07.02.23 Review

Invisible Violence: unorganised extremism and hate becomes less visible as state repression increases

In their annual report, experts from the SOVA Center for Information and Analysis note that, according to data compiled from official statistics and media monitoring, there has been a marked decrease in the number of violent hate crimes against ethnic and sexual minorities, political activists, etc in Russia. However, there are several likely explanations for this trend: it is quite possible that some of the potential victims of such crimes left the country as a result of the war; the Russian media has generally lost interest in covering these issues; and, authorities have increased their intolerance and repression of these communities. As a result, those who identify as being a member of a vulnerable social group may fear attracting attention from law enforcement officials as much as they fear becoming victims of a targeted attack. In general, it may be possible to interpret the decrease in hate crimes as a sign that the extremist ideology of using violence against ideological opponents and minorities has morphed into state policy.

In 2022, Russia recorded an unprecedented fall in hate-motivated violence (or, acts of extremism), according to the latest annual report from the SOVA Center for Information and Analysis. Historically, SOVA has adopted two approaches to study Russian extremism: first, it examines the physical manifestations of this type of violence, as well as the authorities’ reactions to these events; second, it tracks instances when anti-extremist legislation has been misused for political purposes. This latest report uses data from their regular monitoring of incidents in which people have been attacked because of their race, faith, political preferences, sexual orientation, and so on. Their monitoring takes into account traditional news media, testimonies of victims, videos uploaded online, etc. It should be stressed that data may be inconclusive, or updated as new information becomes available. Moreover, an important limitation of SOVA’s methodology is that it cannot be applied to the North Caucasus region. 

The report states that, by the end of 2022, ideologically motivated violence in Russia had fallen threefold with just 22 incidents on record, compared to 68 in 2021. If we were simply to look at the levels of these crimes since 2004, we would see some obvious positive developments. For example, in the early 2000s, the number of violent incidents fluctuated between 400-600 cases each year. Over the last 12 months, 14 people were handed custodial sentences for hate-related crimes, and another 8 people received suspended sentences. There were a record number of sentences resulting in imprisonment in 2018, when 37 people were sentenced to jail. In 2021, there was a new record for the number of suspended sentences handed out for such crimes — 22 people.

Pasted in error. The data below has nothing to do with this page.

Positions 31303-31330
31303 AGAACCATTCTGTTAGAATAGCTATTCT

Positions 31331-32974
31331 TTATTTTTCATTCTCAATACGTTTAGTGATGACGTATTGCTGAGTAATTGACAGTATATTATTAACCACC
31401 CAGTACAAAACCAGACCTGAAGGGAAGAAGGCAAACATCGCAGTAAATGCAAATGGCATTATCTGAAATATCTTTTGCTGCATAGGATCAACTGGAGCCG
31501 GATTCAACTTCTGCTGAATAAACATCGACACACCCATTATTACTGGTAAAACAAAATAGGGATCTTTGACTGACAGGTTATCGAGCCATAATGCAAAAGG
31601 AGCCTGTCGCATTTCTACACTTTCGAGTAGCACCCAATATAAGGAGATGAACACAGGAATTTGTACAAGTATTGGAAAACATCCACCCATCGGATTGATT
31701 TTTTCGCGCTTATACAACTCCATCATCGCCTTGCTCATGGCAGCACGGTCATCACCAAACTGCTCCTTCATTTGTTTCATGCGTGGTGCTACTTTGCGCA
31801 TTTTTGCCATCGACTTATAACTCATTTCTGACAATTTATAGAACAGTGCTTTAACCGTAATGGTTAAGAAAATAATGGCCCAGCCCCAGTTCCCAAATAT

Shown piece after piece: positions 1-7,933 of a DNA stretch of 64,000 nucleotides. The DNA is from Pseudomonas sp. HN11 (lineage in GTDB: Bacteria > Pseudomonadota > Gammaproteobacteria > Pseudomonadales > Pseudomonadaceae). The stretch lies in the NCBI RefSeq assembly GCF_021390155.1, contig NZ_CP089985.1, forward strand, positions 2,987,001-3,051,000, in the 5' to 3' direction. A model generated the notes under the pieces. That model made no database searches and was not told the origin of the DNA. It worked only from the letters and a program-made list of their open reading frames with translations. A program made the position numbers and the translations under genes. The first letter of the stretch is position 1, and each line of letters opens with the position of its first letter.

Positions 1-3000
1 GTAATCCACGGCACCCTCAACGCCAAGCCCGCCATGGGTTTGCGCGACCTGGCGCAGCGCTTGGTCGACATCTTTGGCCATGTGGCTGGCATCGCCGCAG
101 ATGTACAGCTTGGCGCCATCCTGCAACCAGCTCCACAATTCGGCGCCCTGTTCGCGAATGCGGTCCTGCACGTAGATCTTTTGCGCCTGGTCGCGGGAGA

However, we must interpret 2022’s figures within the context of the current Russian situation: hundreds of thousands of people have left, many of whom, in one way or another, could have become potential victims of these attacks. Moreover, ultranationalist groups have refocused their attention on Ukraine or, following in the footsteps of their objects of hatred, have left the country. This is in addition to the long term decline of media interest in hate crimes. Victims have become increasingly wary of reporting attacks to the police or seeking help from human rights organisations. As a result, there are fewer instances of police protection for victims of violence, which is reflected in the lower number of recorded incidents. This problem is particularly acute for members of the LGBT+ community, who have been effectively outlawed by the government.

The groups most at risk of becoming victims of crime are ideological opponents of the government, ethnic ‘outsiders’ and LGBT+ people. In 2022, these groups accounted for more than 80% of the victims of all hate crimes. Until 2016, ethnic ‘outsiders’ were, without question, the target of the majority of such crimes. However, the number of acts of violence targeting ethnic minorities has gradually decreased, coming into line with figures for ‘ideological opponents’. Up until 2022, the LGBT community was the only group that was being increasingly victimised, and these statistics coincided with the adoption and expansion of homophobic laws in Russia. Attacks on religious groups have been steadily declining. This change can most likely be attributed to changing attitudes within Russian society. Some religious groups have been subject to consistent and brutal persecution by the authorities; members of Jehovah's Witnesses, for instance, as well as numerous Islamist organisations and communities. Most likely, members of persecuted religious communities do not want to draw extra attention to themselves, since law enforcement poses no less danger to them than extremists do. This same factor, along with mass emigration, explains the sharp decline in reported crimes against the LGBT+ community, while another group that is highly unlikely to seek protection from the police are those who have been subjected to violence for their anti-war position.